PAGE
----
Arizona boasts a robust water system and keen management practices. Arizona water supply comes from a diverse portfolio featuring the Colorado River, groundwater, in-state rivers, and reclaimed water. So how much water does the state of Arizona use per day?
Current Arizona Water Supply
According to the Arizona Department of Water Resources (ADWR), the average daily water consumption per resident is 146 gallons. The latest census puts the Arizona population at more than seven million, so the average water consumption of the state is well above a billion gallons per day.
About 20% of the state’s water supply goes to municipal use, mostly residential. As much as 70% of the residential supply goes outdoors for irrigation, swimming pools, car washing, and more. Indoor activities consume the remaining percentage.
Arizona Water Sources
The state of Arizona gets its water from a robust network drawing from multiple sources. While a portion of the Arizona water supply comes from groundwater, more than 80% of the population relies on water from the Colorado River through projects such as CAP – Central Arizona Project. Arizonans also collect water from in-state rivers and reclaimed water.
Below is an overview of the primary water sources:
1. Surface Water
The surface water comes from lakes, rivers, and streams and is a major renewable resource. Arizona’s desert climate means the amount of surface water varies from season to season and over the years. The state has various storage reservoirs and delivery systems to make the most of available surface water. Notable rivers include those set in River Salt, Gila, Verde, and Agua Fria.
2. Colorado River Water
The Colorado River is the largest source of renewable water supply in Arizona, and the state is allowed to use 2.8 million acre-feet annually. Some AZ counties like La Paz and Yuma use Colorado River water. The CAP project also delivers Colorado River water to the Pima, Pinal, and Maricopa counties.
For many years, groundwater was the primary source of water in Arizona and many other regions. Groundwater is non-renewable, so the government passed laws in 1980 to improve management. The laws were also created to help reduce the state’s reliance on the resource. Arizona still gets a considerable portion of its water from groundwater found beneath the earth’s surface in natural aquifers.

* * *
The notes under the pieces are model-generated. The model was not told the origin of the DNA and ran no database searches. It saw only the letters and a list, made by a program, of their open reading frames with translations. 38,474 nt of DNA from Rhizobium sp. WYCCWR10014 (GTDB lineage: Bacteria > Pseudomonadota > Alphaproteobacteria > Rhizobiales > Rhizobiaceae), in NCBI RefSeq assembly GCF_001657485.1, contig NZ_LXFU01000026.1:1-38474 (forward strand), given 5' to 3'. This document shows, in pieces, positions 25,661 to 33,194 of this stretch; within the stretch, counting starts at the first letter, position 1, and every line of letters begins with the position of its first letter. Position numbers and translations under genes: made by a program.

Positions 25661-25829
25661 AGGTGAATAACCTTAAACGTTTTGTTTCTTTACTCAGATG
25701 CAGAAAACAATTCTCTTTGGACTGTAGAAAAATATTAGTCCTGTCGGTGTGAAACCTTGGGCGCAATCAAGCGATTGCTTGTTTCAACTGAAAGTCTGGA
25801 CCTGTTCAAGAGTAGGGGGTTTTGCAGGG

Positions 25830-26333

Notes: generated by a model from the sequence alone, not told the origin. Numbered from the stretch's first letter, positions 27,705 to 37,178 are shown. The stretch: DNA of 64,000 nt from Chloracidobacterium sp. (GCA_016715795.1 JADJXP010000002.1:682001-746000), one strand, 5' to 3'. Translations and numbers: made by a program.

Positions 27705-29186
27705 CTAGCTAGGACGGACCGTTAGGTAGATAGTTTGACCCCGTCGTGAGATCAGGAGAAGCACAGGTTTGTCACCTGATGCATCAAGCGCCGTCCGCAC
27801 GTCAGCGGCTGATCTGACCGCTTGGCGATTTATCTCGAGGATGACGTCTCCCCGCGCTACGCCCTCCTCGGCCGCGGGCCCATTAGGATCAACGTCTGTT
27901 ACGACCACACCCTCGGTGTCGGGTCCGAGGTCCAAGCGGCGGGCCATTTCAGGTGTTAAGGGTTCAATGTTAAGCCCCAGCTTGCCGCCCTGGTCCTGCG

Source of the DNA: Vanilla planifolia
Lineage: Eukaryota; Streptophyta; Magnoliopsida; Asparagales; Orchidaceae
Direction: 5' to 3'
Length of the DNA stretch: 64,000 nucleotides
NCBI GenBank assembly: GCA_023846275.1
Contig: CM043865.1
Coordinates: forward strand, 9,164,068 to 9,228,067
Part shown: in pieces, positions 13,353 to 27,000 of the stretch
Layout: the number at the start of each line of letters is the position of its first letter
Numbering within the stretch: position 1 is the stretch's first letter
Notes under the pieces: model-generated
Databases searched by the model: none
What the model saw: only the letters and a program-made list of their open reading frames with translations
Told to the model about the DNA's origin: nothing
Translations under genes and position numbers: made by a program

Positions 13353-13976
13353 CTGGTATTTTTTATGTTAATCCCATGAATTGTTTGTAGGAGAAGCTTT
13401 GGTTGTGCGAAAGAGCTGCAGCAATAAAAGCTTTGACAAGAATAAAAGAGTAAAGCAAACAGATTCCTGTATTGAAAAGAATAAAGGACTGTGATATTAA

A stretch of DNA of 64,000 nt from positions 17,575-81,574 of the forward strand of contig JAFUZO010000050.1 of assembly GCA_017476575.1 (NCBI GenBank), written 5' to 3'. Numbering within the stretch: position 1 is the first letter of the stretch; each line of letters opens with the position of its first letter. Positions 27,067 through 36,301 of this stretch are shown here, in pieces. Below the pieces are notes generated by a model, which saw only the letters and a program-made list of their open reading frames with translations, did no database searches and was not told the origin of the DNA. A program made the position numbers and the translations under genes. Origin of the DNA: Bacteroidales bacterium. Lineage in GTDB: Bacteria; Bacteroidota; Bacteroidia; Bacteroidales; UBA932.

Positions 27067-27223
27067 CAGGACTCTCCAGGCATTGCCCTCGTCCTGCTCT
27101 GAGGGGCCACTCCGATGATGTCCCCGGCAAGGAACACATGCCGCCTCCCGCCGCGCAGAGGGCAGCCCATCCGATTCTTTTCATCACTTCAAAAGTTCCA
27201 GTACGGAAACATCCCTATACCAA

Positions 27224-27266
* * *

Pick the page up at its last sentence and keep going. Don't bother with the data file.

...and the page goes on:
4. Reclaimed Water
Arizona has seen an increase in the reclaimed water supply as the population grows. Reclaimed water is treated to a safe quality for agriculture, industrial cooling, wildlife areas maintenance, and parks.
Arizona Water Usage Over the Years
Despite the population growth, the state of Arizona uses less water today than in the past. According to ADWR, Arizona used about 7.1 million acre-feet of water back in the 1950s, a figure that is lower than the 7.0 million acre-feet recorded in 2017. An acre-foot is about 326,000 gallons of water, or the volume needed to cover one acre of land with water.
Water demand in Arizona has gone through fluctuations over the years. Today, the demand has leveled out, although the population has grown from about 1 million to 7 million within the last 50 years.
Arizona uses water from the Colorado River and groundwater but has seen increased reclaimed water supply and surface reservoirs. To remedy this issue, the government has various compacts and strategies in the area to help preserve enough water for future generations.
Water conservation and knowledge are both critical to the state’s wellbeing. About 20% of the water supply goes to municipal use while 70% goes to agriculture. Learn more about Arizona water resources and facts by contacting an Arizona water supply company.